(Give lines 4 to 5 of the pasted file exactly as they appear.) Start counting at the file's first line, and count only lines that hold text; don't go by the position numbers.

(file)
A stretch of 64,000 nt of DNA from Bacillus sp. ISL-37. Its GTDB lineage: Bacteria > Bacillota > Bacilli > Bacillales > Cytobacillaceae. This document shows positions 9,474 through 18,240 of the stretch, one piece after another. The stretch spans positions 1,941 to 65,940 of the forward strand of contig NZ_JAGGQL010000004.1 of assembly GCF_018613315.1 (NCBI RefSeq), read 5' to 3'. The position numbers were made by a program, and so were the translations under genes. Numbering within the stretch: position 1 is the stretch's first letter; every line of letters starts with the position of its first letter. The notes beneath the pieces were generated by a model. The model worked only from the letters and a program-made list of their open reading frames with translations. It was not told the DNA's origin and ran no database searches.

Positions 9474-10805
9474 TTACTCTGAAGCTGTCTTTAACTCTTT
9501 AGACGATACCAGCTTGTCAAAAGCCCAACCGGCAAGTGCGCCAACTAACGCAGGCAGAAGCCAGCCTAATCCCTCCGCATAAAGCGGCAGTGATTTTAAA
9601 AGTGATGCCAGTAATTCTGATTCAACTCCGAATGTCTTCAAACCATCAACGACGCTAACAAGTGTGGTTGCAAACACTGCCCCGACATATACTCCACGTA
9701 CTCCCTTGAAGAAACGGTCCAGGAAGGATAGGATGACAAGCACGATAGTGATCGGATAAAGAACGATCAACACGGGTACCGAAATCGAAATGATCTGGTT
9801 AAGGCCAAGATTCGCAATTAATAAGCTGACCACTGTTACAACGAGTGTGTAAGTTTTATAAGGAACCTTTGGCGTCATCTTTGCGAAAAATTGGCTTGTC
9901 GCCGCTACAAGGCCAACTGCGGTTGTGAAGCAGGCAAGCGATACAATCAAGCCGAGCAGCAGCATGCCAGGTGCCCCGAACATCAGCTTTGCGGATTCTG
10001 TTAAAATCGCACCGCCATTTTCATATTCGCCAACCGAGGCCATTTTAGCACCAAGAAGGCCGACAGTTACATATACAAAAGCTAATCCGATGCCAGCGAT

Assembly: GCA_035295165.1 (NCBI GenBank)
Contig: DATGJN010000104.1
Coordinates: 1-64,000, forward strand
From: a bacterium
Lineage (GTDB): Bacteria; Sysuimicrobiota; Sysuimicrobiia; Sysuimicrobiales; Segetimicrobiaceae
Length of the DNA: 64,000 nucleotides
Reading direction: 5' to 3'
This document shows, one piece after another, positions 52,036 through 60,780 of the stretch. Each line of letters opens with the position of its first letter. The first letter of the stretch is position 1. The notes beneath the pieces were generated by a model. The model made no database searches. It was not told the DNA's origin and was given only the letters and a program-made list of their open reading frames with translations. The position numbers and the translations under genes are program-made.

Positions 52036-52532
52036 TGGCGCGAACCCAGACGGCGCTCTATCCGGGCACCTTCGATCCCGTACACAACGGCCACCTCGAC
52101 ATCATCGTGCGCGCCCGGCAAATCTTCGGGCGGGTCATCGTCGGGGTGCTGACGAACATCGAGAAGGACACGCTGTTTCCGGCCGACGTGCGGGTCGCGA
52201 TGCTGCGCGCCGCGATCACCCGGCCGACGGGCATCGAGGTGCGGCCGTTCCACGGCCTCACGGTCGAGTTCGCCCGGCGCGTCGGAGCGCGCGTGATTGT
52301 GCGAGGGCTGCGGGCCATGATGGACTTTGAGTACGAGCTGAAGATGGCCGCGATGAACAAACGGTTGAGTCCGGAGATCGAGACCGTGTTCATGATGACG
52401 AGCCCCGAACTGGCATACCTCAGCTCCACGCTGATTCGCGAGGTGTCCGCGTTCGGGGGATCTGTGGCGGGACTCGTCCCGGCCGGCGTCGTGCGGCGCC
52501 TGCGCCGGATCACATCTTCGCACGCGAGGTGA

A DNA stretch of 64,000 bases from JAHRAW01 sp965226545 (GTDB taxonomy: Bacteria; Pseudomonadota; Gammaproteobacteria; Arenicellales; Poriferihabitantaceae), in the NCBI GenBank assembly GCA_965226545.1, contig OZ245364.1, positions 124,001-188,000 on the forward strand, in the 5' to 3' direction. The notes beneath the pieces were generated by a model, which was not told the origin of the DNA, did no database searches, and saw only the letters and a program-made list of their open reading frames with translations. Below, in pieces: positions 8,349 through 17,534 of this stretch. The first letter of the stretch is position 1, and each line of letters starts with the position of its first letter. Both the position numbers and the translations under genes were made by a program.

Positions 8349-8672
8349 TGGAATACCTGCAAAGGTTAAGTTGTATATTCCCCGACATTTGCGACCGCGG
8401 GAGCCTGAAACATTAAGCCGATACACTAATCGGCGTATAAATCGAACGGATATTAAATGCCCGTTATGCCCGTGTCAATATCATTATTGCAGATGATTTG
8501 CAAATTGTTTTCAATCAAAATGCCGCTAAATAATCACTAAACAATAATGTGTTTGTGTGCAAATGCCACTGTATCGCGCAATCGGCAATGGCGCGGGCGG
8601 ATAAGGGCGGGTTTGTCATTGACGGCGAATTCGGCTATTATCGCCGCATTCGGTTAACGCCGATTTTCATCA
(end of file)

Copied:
9501 AGACGATACCAGCTTGTCAAAAGCCCAACCGGCAAGTGCGCCAACTAACGCAGGCAGAAGCCAGCCTAATCCCTCCGCATAAAGCGGCAGTGATTTTAAA
9601 AGTGATGCCAGTAATTCTGATTCAACTCCGAATGTCTTCAAACCATCAACGACGCTAACAAGTGTGGTTGCAAACACTGCCCCGACATATACTCCACGTA